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Can independent origins be established for two families of transport systems having no sequence or motif similarities without three-dimensional structural data?


Many integral membrane transport proteins contain 6 or 12 TMSs. For example, both mitochondrial carrier (MC) family members and the aquaporins and glycerol facilitators within the major intrinsic protein (MIP) family contain six TMSs per polypeptide chain. Sequence analyses reveal that MIP family members arose by duplication of a three-TMS-encoding genetic element, while members of the MC family arose by triplication of a two-TMS-encoding element.
The MIP family arose before the three domains of life (bacteria, archaea, and eukaryotes) diverged from each other, whereas the MC family arose late within eukaryotes, after endosymbiotic proteobacteria became permanent denizens of eukaryotic cells. The advent of mitochondria evidently required a new mode of communication between the mitochondrial matrix and the cytoplasmic compartment of such cells. Thus, mitochondrial carriers depend on a distinctive solute. Solute exchange mechanism rather than on the cation symport mechanisms that bacteria use for ingesting nutrients.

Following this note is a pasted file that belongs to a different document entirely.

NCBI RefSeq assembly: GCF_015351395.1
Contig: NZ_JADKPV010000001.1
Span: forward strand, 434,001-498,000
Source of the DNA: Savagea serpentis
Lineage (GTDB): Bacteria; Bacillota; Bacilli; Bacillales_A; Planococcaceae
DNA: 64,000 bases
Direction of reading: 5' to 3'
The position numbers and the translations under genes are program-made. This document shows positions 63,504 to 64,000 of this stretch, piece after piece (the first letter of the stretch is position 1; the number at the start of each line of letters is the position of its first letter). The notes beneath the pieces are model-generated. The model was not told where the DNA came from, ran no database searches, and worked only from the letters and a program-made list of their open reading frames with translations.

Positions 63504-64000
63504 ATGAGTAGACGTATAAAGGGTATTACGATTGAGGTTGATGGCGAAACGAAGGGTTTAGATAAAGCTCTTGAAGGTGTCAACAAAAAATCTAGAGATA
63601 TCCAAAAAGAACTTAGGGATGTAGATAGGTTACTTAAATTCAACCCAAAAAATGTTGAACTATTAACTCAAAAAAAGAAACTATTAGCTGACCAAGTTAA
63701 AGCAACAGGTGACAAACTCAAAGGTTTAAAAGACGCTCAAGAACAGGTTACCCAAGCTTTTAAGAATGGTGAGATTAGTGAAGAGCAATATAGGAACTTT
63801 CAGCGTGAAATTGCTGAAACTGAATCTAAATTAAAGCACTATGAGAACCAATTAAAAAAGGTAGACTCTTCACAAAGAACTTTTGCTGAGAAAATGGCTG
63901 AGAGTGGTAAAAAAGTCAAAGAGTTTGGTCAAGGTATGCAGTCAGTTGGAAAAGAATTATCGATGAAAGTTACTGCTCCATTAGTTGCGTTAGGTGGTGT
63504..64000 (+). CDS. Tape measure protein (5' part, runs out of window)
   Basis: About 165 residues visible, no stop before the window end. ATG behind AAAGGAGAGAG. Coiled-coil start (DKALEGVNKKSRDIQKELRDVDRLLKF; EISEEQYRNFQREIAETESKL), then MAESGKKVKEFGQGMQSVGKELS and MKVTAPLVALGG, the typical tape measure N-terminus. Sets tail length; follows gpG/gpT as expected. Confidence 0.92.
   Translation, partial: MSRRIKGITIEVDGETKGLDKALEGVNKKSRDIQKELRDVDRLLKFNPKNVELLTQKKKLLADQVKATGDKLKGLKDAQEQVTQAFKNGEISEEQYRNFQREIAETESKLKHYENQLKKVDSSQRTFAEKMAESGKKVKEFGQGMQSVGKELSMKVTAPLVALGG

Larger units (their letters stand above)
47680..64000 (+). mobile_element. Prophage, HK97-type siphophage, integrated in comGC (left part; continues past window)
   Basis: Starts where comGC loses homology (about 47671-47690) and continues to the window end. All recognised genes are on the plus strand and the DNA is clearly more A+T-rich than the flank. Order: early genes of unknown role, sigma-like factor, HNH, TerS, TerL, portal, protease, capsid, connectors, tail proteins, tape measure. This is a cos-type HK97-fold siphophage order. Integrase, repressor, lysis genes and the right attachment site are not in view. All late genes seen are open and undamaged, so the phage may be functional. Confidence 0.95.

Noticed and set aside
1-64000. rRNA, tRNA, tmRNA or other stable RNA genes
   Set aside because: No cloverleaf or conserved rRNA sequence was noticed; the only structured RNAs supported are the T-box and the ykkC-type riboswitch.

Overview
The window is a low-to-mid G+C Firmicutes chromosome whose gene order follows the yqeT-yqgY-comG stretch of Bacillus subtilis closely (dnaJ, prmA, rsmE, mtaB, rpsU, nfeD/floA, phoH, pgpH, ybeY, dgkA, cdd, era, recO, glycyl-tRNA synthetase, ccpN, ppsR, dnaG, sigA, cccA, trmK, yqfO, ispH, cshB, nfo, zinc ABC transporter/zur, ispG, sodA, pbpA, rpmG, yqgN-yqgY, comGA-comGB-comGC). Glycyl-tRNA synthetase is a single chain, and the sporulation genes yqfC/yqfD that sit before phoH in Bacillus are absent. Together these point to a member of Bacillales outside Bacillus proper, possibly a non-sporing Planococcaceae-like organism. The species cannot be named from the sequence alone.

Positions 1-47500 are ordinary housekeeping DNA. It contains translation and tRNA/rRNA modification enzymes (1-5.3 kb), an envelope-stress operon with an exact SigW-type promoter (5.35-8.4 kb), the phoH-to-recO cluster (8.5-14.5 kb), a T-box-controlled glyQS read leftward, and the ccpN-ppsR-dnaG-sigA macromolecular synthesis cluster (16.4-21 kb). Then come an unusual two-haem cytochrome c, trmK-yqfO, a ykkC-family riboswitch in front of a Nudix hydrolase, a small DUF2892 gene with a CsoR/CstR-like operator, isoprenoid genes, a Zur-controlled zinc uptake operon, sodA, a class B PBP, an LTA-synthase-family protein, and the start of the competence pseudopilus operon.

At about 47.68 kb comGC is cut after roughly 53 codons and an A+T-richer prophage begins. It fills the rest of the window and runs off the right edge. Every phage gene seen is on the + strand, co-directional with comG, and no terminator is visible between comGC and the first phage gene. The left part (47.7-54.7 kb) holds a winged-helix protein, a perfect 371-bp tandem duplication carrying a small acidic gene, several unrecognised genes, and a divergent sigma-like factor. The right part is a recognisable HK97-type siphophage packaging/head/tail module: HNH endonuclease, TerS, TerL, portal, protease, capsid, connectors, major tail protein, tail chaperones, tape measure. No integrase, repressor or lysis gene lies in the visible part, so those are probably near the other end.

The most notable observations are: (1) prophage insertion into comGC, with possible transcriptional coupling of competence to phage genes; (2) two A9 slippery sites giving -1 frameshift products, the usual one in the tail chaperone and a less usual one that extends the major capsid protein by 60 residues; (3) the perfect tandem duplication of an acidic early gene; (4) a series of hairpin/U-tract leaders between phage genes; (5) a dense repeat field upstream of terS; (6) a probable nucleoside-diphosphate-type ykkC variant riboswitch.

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Did integral membrane transport proteins arise as an independent protein class or from other types of proteins?Did bacteria, archaea, and eukaryotes exchange transporter genes appreciably during the past two billion years?